vacated and remanded on other grounds sub nom. Hughes
Aircraft Co. v. U.S. ex rel. Schumer, 520 U.S. 939
‘significantly' harder to reopen discovery once
it's closed than to extend a discovery deadline.”
Anderson v. Loma Linda Cmty. Hosp., 996 F.2d 1223
(9th Cir. 1993) (citing West Coast Theater Corp. v. City
of Portland, 897 F.2d 1519, 1524 (9th Cir.1990)). In
determining whether to reopen discovery, “[d]istrict
courts have ‘wide latitude in controlling discovery,
and [their] rulings will not be overturned in the absence of
a clear abuse of discretion.'” Cornwell v.
Electra Cent. Credit Union, 439 F.3d 1018, 1027 (9th
Cir. 2006) (citations omitted). “A district court
abuses its discretion only if the movant diligently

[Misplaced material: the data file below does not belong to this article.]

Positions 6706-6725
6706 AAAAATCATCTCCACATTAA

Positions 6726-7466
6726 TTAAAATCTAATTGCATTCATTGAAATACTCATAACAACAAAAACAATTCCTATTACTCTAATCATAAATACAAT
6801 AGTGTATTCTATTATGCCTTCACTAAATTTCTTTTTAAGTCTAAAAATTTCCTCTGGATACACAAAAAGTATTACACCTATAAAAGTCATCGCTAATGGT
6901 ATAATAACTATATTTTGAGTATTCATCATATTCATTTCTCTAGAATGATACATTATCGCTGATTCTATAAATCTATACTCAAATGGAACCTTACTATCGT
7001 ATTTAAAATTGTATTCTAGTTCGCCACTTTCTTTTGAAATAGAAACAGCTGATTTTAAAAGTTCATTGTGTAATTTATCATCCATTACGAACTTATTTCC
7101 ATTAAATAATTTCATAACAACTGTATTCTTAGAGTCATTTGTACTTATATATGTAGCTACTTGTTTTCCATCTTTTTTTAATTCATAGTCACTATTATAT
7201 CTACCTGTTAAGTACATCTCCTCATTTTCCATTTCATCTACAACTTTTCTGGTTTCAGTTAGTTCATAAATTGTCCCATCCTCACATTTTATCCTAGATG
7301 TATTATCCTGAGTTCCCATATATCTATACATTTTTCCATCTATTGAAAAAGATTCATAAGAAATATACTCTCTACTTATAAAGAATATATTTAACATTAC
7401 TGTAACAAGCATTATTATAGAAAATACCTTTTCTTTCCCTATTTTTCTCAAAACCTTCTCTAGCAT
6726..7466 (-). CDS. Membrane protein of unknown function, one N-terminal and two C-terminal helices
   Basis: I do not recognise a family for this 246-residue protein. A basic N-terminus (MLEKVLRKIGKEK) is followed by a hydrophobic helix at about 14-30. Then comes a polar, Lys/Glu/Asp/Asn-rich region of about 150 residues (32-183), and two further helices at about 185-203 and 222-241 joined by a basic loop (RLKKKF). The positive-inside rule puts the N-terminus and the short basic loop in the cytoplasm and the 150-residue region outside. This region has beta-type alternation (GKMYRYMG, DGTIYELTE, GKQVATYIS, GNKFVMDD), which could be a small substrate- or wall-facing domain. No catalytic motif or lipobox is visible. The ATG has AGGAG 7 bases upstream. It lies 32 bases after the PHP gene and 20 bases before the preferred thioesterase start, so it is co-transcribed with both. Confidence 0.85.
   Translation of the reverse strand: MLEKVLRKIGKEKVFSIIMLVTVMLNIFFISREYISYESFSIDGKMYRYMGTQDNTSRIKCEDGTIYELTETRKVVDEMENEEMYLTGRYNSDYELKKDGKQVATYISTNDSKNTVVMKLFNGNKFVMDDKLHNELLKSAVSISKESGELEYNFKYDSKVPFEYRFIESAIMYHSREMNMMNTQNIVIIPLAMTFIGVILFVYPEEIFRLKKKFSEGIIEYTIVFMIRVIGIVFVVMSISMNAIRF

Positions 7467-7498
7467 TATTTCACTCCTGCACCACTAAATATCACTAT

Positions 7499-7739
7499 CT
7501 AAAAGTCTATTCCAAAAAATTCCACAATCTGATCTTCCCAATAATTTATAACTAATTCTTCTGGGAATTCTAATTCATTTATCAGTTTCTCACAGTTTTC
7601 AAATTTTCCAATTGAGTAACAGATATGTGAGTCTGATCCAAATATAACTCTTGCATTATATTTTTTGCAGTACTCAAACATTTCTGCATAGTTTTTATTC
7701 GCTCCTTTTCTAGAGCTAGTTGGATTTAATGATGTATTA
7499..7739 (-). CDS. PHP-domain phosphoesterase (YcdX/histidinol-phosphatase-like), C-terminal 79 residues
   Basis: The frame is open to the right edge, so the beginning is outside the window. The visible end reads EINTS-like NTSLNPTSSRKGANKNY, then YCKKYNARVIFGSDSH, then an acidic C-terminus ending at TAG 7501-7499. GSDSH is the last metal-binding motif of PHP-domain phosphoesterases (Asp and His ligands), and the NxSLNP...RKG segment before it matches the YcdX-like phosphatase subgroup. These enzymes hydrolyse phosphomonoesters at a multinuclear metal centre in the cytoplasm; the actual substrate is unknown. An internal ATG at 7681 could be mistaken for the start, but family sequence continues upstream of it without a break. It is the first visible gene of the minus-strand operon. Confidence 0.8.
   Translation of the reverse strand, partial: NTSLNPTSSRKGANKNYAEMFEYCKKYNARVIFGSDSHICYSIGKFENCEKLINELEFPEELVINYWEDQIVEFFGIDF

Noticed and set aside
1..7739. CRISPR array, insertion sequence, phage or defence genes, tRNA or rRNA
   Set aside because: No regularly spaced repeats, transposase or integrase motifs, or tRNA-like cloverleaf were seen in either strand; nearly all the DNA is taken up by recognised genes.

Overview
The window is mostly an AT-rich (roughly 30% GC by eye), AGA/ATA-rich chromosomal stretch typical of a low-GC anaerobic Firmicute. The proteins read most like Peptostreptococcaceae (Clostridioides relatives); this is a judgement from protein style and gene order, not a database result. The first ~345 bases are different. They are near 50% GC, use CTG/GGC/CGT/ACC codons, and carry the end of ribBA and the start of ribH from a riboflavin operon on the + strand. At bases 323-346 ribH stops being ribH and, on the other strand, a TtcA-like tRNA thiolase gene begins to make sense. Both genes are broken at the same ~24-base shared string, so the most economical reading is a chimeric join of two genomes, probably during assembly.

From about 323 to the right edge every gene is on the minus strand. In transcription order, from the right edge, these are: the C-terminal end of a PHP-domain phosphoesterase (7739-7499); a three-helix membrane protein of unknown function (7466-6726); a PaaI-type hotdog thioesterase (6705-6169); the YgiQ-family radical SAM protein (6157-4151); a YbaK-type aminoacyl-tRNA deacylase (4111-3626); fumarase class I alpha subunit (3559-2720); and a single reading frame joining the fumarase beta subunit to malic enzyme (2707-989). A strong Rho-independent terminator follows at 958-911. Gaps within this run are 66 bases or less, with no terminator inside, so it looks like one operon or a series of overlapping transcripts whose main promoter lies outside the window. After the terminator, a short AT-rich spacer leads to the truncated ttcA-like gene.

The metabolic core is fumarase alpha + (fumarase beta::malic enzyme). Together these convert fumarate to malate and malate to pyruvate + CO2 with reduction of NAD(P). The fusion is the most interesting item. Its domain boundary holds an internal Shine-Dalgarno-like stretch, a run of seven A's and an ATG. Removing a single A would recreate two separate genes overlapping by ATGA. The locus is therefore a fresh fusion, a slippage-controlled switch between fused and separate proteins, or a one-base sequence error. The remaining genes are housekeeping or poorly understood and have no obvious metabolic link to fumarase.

pursued previous discovery opportunities, and if the
movant can show how allowing additional discovery would have
precluded summary judgment.” Id. at 1026
(emphasis added) (citations omitted). The Ninth Circuit
“decline[s] to limit the district court's ability
to control its docket by enforcing a discovery termination
date, even in the face of requested supplemental discovery
that might have revealed highly probative evidence, when the
plaintiff's prior discovery efforts were not
diligent.” Id. at 1027.
moves to reopen discovery for limited purposes: “(1) to
take half-day depositions of Diane York-Goldman, Mitchel
Goldman, and Plaintiff's expert-Robert Taylor; and (2) to
propound an additional three interrogatories and four
requests for admissions.” Doc. No. 118-1 at 21. Arguing